Analysis of Serological Biomarkers of SARS-CoV-2 Infection in Convalescent Samples From Severe, Moderate and Mild COVID-19 Cases.
Wells, David A
Chan, Andrew CY
Temperton, Nigel J
Otter, Ashley D
James, Leo C
Frontiers Media SA
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Castillo-Olivares, J., Wells, D. A., Ferrari, M., Chan, A. C., Smith, P., Nadesalingam, A., Paloniemi, M., et al. (2021). Analysis of Serological Biomarkers of SARS-CoV-2 Infection in Convalescent Samples From Severe, Moderate and Mild COVID-19 Cases.. Front Immunol, 12 https://doi.org/10.3389/fimmu.2021.748291
Precision monitoring of antibody responses during the COVID-19 pandemic is increasingly important during large scale vaccine rollout and rise in prevalence of Severe Acute Respiratory Syndrome-related Coronavirus-2 (SARS-CoV-2) variants of concern (VOC). Equally important is defining Correlates of Protection (CoP) for SARS-CoV-2 infection and COVID-19 disease. Data from epidemiological studies and vaccine trials identified virus neutralising antibodies (Nab) and SARS-CoV-2 antigen-specific (notably RBD and S) binding antibodies as candidate CoP. In this study, we used the World Health Organisation (WHO) international standard to benchmark neutralising antibody responses and a large panel of binding antibody assays to compare convalescent sera obtained from: a) COVID-19 patients; b) SARS-CoV-2 seropositive healthcare workers (HCW) and c) seronegative HCW. The ultimate aim of this study is to identify biomarkers of humoral immunity that could be used to differentiate severe from mild or asymptomatic SARS-CoV-2 infections. Some of these biomarkers could be used to define CoP in further serological studies using samples from vaccination breakthrough and/or re-infection cases. Whenever suitable, the antibody levels of the samples studied were expressed in International Units (IU) for virus neutralisation assays or in Binding Antibody Units (BAU) for ELISA tests. In this work we used commercial and non-commercial antibody binding assays; a lateral flow test for detection of SARS-CoV-2-specific IgG/IgM; a high throughput multiplexed particle flow cytometry assay for SARS-CoV-2 Spike (S), Nucleocapsid (N) and Receptor Binding Domain (RBD) proteins); a multiplex antigen semi-automated immuno-blotting assay measuring IgM, IgA and IgG; a pseudotyped microneutralisation test (pMN) and an electroporation-dependent neutralisation assay (EDNA). Our results indicate that overall, severe COVID-19 patients showed statistically significantly higher levels of SARS-CoV-2-specific neutralising antibodies (average 1029 IU/ml) than those observed in seropositive HCW with mild or asymptomatic infections (379 IU/ml) and that clinical severity scoring, based on WHO guidelines was tightly correlated with neutralisation and RBD/S antibodies. In addition, there was a positive correlation between severity, N-antibody assays and intracellular virus neutralisation.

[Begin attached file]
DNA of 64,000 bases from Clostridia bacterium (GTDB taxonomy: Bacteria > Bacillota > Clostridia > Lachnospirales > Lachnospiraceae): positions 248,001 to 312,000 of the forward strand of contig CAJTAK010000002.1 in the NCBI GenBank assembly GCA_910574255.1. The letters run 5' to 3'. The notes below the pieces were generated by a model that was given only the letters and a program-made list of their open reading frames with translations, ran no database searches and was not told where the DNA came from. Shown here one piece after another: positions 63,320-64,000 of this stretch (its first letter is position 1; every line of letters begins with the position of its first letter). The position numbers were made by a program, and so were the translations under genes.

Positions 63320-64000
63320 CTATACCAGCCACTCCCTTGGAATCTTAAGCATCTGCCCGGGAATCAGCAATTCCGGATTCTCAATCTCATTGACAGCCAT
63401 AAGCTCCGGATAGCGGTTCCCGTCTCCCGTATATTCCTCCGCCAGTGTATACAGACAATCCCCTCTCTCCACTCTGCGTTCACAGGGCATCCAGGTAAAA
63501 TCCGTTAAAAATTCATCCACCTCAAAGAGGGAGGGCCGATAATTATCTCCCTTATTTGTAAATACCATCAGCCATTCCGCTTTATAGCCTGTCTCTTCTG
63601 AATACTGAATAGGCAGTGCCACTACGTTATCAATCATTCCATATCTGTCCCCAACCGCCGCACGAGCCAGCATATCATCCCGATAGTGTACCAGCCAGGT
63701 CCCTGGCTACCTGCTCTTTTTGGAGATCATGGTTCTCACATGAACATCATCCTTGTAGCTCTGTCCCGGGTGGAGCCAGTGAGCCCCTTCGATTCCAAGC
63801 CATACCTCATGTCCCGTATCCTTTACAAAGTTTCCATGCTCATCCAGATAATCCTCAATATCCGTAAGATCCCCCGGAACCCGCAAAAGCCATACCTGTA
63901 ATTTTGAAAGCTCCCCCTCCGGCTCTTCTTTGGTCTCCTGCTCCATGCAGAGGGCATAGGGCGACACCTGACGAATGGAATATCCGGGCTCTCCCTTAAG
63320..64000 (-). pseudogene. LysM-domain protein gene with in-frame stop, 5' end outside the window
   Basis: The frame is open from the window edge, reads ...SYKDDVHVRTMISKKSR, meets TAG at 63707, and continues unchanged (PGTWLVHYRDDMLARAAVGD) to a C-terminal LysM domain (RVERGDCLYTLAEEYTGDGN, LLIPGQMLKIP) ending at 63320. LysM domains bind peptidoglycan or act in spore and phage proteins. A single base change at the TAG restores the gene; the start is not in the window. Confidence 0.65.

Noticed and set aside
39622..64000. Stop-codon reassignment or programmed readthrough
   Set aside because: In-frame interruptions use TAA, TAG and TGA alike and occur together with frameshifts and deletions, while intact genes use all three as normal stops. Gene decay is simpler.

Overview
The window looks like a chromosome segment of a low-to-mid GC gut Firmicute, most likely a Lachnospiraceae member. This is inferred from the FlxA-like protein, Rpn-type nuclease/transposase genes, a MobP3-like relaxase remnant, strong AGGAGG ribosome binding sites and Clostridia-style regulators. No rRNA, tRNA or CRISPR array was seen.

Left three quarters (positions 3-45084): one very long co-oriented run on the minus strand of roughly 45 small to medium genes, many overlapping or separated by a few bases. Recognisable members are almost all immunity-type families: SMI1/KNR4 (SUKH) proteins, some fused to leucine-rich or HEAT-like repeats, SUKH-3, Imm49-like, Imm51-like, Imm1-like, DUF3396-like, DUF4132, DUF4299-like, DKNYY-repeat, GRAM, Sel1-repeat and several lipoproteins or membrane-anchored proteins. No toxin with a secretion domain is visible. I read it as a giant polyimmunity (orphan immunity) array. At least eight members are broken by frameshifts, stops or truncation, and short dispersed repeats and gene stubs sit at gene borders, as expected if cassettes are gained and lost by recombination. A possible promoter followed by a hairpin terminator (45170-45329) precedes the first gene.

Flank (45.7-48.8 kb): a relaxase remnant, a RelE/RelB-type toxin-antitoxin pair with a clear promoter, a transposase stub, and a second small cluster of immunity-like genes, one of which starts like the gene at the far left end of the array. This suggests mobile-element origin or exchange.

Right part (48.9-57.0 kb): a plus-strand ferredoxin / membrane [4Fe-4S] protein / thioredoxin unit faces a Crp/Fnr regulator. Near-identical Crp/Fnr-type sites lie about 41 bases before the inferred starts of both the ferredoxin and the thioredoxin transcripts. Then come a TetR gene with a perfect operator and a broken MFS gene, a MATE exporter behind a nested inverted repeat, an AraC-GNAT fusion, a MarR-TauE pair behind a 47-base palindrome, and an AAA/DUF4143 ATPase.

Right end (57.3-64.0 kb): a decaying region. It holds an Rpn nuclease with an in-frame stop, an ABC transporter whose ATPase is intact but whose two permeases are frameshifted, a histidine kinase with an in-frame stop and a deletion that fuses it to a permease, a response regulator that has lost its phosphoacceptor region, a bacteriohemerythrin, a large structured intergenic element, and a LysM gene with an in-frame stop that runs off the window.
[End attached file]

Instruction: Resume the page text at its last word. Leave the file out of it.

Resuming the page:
Immunology, COVID-19, SARS-CoV-2, Serological biomarkers, Antibodies, WHO International Standard, Correlates of Protection, COVID-19 immune response
External DOI: https://doi.org/10.3389/fimmu.2021.748291
This record's URL: https://www.repository.cam.ac.uk/handle/1810/331693